My Uncle became a Christian but decided to attend one of the larger churches in my home town. He intellectually assented to the idea that Jesus was a real person who had died for his sin; He knew that attending church is not just something extra for over-achievers; He wanted his wife and himself to hear teaching regularly. However, he didn’t want to socialize. He didn’t want to get together with other people. He wanted his faith to be a private, personal thing. You could say he was an introvert and so this was no big deal. Of course, being an introvert is no sin. However, introverts have to force themselves into relationships. This is particularly important when it comes to mental and spiritual health. Those who are not connected often wither on the vine. They are less able to work as a team player. The faith was not designed to be a privatized, internal affair.
In contrast, the apostle Paul had many connections which he made on his travels and he invested in the people whose lives he touched. He was transparent about his thoughts, fears, and desires for them. He was grateful for their work in the gospel. Paul’s primary relationship was with Jesus. The measure of his other relationships was how they centered on the gospel and whether they were growing in knowledge and depth of insight with Christ.
‘Greet’is repeated many times in the passage below. Many churches have a time at the beginning, during, or after their service where people say a quick ‘hello.’ There is nothing wrong with that. What is lacking, though, is any real relational connection. In an age when regular church attendance is considered twice in a month, standards of connection are slipping. Facebook or other social media helps us to manage our social interactions – but they lack the tears and trauma of real life-long friendships. People can escape when hurts need to be addressed. Greeting people with whom we have laboured is less common, because less people labour with or for the church and more expect a consumer Christianity. Our churches are looking a feeling more like Selfridges and less like a place where real commitment is expected.
Over the summer I have had the honour of sitting down with young men in their twenties. Each one of them has connected with me in ways that I did not anticipate. When I come to camp for my weekly visit they rise with a smile and throw their arms around me and give me a hug. Several of them have wept with me. All of them have served with me. This kind of connection should not be just what we offer at camp. We must make time on our schedule to eat with our brothers and sisters in the church, to talk about hard things in transparent and vulnerable ways, and do the work of the gospel side by side. Then, when we are not together, we should pass on greetings.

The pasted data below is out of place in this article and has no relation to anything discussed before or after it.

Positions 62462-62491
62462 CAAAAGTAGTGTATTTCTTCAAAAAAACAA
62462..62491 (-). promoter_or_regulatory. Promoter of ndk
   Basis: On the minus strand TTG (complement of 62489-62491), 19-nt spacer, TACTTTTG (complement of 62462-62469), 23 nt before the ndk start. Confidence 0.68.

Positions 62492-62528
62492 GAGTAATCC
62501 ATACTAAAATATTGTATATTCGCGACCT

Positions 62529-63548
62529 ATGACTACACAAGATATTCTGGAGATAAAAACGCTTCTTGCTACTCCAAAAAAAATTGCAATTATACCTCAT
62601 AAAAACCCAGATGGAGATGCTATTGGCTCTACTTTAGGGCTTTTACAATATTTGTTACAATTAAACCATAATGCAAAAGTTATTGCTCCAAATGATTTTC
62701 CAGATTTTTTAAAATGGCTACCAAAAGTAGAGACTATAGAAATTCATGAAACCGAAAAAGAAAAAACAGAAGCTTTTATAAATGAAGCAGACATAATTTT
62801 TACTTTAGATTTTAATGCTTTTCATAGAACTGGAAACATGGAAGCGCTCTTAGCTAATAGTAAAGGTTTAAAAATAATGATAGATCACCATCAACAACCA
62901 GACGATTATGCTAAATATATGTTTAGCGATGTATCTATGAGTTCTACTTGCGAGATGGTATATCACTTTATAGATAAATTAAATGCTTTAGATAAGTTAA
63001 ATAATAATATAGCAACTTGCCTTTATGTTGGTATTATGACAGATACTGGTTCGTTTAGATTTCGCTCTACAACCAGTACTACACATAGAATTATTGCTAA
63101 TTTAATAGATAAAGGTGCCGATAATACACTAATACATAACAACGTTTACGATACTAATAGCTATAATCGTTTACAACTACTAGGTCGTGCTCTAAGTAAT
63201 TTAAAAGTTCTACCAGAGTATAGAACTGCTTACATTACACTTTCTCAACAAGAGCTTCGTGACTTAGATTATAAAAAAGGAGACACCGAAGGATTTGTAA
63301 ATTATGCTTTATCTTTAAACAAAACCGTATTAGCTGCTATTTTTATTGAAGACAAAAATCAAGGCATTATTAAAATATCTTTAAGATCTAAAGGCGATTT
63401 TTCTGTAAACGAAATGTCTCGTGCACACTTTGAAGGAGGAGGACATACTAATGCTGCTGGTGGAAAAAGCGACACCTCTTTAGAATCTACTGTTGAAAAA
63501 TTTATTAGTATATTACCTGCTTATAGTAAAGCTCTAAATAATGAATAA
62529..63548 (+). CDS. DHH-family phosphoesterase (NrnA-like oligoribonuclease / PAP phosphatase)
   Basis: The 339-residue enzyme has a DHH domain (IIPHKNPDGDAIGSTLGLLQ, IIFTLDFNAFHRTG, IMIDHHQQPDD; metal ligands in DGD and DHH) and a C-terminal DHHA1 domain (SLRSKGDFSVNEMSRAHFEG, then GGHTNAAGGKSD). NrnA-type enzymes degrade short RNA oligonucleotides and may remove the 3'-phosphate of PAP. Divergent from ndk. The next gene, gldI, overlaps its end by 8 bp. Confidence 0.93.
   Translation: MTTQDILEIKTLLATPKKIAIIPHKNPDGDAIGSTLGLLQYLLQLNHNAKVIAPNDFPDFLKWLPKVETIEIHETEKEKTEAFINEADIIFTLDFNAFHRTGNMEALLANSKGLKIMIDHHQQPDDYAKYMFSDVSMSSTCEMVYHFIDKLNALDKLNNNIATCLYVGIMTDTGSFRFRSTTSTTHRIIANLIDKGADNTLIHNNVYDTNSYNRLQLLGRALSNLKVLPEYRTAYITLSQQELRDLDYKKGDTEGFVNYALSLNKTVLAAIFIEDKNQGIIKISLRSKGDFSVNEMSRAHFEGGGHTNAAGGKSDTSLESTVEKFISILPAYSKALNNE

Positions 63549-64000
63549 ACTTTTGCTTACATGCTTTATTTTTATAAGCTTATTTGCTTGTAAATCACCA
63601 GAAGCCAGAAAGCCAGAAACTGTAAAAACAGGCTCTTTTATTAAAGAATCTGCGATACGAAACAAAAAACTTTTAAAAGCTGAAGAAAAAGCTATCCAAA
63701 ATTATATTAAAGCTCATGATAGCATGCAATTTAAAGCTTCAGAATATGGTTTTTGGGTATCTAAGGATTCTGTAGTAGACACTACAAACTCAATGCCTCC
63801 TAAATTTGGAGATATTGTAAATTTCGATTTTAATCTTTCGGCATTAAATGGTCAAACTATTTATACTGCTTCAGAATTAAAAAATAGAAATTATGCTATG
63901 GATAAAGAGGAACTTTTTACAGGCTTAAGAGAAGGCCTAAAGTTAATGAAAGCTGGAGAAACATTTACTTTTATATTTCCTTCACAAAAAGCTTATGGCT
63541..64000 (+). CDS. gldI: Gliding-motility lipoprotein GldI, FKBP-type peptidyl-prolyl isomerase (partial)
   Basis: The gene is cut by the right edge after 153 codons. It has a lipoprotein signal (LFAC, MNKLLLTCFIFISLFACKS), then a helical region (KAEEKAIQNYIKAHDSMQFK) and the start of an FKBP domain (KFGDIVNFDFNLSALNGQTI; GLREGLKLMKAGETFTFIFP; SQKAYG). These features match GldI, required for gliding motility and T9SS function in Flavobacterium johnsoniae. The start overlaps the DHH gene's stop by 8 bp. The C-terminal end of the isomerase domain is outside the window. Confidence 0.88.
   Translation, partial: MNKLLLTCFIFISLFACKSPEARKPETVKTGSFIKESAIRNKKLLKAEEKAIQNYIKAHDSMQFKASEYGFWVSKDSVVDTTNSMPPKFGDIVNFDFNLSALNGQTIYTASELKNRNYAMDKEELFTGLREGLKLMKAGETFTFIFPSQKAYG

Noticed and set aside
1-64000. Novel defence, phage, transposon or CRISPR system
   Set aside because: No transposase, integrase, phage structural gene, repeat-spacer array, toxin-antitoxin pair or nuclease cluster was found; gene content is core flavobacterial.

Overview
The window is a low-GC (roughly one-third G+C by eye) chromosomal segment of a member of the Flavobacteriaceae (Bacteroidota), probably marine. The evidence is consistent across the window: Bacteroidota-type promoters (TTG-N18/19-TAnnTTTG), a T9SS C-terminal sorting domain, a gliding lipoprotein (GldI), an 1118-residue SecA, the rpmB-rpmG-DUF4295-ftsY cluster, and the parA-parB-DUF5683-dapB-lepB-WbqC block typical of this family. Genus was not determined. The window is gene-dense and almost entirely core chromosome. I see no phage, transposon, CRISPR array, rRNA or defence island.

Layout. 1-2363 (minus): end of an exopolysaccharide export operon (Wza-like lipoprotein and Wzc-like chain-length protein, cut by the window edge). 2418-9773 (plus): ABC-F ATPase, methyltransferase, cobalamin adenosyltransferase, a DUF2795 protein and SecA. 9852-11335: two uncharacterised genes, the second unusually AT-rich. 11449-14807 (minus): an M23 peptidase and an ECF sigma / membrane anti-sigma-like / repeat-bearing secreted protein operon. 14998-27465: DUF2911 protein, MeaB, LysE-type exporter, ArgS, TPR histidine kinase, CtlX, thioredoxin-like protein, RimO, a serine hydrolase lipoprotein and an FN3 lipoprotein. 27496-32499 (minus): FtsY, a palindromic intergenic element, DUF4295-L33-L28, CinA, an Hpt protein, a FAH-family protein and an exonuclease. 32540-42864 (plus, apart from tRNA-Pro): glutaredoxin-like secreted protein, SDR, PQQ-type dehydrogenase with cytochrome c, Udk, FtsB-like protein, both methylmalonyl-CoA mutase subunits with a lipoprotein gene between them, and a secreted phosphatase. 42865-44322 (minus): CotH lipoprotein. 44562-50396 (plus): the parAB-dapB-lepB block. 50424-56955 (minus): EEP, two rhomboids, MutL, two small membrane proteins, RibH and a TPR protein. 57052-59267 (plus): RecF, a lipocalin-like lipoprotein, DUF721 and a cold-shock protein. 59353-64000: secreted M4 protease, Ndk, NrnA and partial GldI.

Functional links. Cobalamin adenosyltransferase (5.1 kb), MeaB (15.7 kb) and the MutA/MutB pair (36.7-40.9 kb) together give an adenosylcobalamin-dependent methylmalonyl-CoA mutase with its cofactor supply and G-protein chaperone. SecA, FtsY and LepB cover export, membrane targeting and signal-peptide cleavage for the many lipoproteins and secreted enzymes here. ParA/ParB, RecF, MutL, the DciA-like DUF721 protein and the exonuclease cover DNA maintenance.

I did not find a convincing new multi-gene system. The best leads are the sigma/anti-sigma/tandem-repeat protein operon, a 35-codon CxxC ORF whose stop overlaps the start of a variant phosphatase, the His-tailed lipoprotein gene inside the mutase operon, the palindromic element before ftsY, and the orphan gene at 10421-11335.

3 Greet Prisca and Aquila, my fellow workers in Christ Jesus, 4 who risked their necks for my life, to whom not only I give thanks but all the churches of the Gentiles give thanks as well. 5 Greet also the church in their house. Greet my beloved Epaenetus, who was the first convert to Christ in Asia. 6 Greet Mary, who has worked hard for you. 7 Greet Andronicus and Junia, my kinsmen and my fellow prisoners. They are well known to the apostles, and they were in Christ before me. 8 Greet Ampliatus, my beloved in the Lord. 9 Greet Urbanus, our fellow worker in Christ, and my beloved Stachys. 10 Greet Apelles, who is approved in Christ. Greet those who belong to the family of Aristobulus. 11 Greet my kinsman Herodion. Greet those in the Lord who belong to the family of Narcissus. 12 Greet those workers in the Lord, Tryphaena and Tryphosa. Greet the beloved Persis, who has worked hard in the Lord. 13 Greet Rufus, chosen in the Lord; also his mother, who has been a mother to me as well. 14 Greet Asyncritus, Phlegon, Hermes, Patrobas, Hermas, and the brothers who are with them. 15 Greet Philologus, Julia, Nereus and his sister, and Olympas, and all the saints who are with them.16 Greet one another with a holy kiss. All the churches of Christ greet you.